“Almost all university programs require you to have a full credit in a certain discipline in order for you to go on in that major so a good thing to do is start your first year with five potential majors.”

That is, in your first year you should plan to take a full credit (usually two classes) in all your courses, including electives, so that you will have a significantly easier time changing your major should you make that decision. That’s four backup plans laid out for you right off the bat.

In the words of Elliott, “Today’s elective might be tomorrow’s major.”

Furthermore, “If you really want something you should keep after it, but you should also keep your options open and not approach academics with tunnel vision,” continued Elliott.

“What troubles me is people who try to map out their whole life by putting blinders on and preventing themselves from seeing alternatives.

That can be very demoralizing for some people if or when they realize that’s not what they want to do or academically they can’t do it any more. That’s why it’s important to keep your options open and have backup plans.”

“Two roads diverged in a yellow wood, And sorry I could not travel both”

This is a not-so-famous but equally inspiring line from Robert Frost’s The Road Not Taken.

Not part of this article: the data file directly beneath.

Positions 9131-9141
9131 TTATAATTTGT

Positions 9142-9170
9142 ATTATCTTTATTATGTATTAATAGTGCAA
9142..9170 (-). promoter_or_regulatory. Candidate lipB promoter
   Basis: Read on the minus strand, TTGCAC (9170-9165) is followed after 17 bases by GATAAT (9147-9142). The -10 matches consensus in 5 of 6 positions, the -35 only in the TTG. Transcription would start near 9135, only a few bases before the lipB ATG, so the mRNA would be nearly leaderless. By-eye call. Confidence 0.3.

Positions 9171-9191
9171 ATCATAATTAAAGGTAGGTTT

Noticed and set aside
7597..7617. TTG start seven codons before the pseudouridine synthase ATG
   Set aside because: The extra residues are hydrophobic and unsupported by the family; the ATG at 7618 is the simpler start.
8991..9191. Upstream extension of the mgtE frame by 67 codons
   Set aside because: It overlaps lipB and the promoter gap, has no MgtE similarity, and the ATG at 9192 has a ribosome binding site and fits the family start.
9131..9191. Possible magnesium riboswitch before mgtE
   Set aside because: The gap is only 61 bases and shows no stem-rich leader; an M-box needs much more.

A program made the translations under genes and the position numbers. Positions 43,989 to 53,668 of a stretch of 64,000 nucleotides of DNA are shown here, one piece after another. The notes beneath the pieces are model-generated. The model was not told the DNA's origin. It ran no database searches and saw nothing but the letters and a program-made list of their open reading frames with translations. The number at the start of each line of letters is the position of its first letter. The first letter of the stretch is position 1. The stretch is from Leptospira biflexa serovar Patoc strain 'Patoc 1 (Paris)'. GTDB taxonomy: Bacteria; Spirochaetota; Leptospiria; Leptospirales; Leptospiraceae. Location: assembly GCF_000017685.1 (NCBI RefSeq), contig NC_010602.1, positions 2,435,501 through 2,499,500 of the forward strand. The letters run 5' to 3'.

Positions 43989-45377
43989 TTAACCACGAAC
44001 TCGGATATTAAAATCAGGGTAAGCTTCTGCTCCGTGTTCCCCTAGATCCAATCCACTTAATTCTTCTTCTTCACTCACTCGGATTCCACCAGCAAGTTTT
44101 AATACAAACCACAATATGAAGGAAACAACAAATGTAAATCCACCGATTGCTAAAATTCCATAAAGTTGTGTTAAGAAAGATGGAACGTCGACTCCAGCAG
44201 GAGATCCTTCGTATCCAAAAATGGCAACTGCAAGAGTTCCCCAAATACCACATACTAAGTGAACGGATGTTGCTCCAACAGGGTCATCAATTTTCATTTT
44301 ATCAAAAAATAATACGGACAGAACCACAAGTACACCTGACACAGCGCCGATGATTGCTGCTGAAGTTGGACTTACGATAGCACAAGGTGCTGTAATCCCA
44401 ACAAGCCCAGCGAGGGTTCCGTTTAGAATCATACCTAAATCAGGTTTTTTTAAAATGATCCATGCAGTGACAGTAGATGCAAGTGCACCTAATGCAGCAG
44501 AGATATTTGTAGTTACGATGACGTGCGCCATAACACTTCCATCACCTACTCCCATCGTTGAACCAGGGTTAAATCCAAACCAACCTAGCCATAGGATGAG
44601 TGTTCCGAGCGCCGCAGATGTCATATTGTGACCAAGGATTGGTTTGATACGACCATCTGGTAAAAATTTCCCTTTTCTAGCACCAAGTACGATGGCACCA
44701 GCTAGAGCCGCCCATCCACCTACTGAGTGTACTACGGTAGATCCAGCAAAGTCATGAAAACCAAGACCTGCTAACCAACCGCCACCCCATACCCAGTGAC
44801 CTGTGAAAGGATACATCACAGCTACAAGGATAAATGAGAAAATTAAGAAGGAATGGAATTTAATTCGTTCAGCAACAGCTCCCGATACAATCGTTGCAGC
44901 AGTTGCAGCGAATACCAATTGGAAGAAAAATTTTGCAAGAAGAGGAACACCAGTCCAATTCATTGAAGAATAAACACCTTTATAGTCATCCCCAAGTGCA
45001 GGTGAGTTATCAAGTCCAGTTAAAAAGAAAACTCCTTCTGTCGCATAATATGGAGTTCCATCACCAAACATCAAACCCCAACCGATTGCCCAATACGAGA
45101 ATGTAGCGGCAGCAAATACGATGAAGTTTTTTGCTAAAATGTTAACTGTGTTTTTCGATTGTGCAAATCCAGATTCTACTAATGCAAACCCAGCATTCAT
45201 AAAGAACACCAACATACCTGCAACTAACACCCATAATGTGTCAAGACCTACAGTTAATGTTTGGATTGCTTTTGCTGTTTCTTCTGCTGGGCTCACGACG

Although I’m sure it can be interpreted in a number of different ways, I’d like to take it in the direction that expresses how backup plans aren’t always backup plans.

Let me rephrase: sometimes a backup plan is only a backup plan because you can’t do two things at once.

That is, sometimes the backup plan is just as appealing as the original plan, but you’ve got to choose one and, call it fate, you end up doing one and not the other.

That is, if the first plan falls through for whatever reason, you’re just as content doing the non-backup backup plan.

I think people who have several non-backup backup plans are the ones who get lucky. That is, when at least getting lucky is equated with getting and doing what you want.

Of course everything is going to work out for you if you’re happy no matter what you’re doing.
In conclusion: get lucky.